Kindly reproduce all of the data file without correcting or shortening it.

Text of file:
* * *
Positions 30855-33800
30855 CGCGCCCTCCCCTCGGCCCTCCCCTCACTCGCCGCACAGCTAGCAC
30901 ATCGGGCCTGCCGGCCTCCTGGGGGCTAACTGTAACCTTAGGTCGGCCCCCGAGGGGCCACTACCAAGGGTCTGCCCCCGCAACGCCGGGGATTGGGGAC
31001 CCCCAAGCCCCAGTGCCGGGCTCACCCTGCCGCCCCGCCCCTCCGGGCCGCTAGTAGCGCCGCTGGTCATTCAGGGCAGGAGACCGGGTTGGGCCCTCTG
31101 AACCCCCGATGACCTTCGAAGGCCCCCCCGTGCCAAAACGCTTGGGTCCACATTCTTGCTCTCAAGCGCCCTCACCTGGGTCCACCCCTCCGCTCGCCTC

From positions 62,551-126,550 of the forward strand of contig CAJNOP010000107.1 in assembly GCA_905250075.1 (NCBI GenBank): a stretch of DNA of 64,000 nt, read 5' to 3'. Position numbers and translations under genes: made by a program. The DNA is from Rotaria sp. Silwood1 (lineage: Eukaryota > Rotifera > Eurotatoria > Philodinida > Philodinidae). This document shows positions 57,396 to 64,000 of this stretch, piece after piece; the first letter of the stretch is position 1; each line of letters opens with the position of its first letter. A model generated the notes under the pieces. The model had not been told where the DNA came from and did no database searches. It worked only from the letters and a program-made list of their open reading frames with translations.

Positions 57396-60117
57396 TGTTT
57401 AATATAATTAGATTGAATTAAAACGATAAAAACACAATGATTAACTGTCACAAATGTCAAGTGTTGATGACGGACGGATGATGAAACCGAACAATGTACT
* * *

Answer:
Positions 30855-33800
30855 CGCGCCCTCCCCTCGGCCCTCCCCTCACTCGCCGCACAGCTAGCAC
30901 ATCGGGCCTGCCGGCCTCCTGGGGGCTAACTGTAACCTTAGGTCGGCCCCCGAGGGGCCACTACCAAGGGTCTGCCCCCGCAACGCCGGGGATTGGGGAC
31001 CCCCAAGCCCCAGTGCCGGGCTCACCCTGCCGCCCCGCCCCTCCGGGCCGCTAGTAGCGCCGCTGGTCATTCAGGGCAGGAGACCGGGTTGGGCCCTCTG
31101 AACCCCCGATGACCTTCGAAGGCCCCCCCGTGCCAAAACGCTTGGGTCCACATTCTTGCTCTCAAGCGCCCTCACCTGGGTCCACCCCTCCGCTCGCCTC

From positions 62,551-126,550 of the forward strand of contig CAJNOP010000107.1 in assembly GCA_905250075.1 (NCBI GenBank): a stretch of DNA of 64,000 nt, read 5' to 3'. Position numbers and translations under genes: made by a program. The DNA is from Rotaria sp. Silwood1 (lineage: Eukaryota > Rotifera > Eurotatoria > Philodinida > Philodinidae). This document shows positions 57,396 to 64,000 of this stretch, piece after piece; the first letter of the stretch is position 1; each line of letters opens with the position of its first letter. A model generated the notes under the pieces. The model had not been told where the DNA came from and did no database searches. It worked only from the letters and a program-made list of their open reading frames with translations.

Positions 57396-60117
57396 TGTTT
57401 AATATAATTAGATTGAATTAAAACGATAAAAACACAATGATTAACTGTCACAAATGTCAAGTGTTGATGACGGACGGATGATGAAACCGAACAATGTACT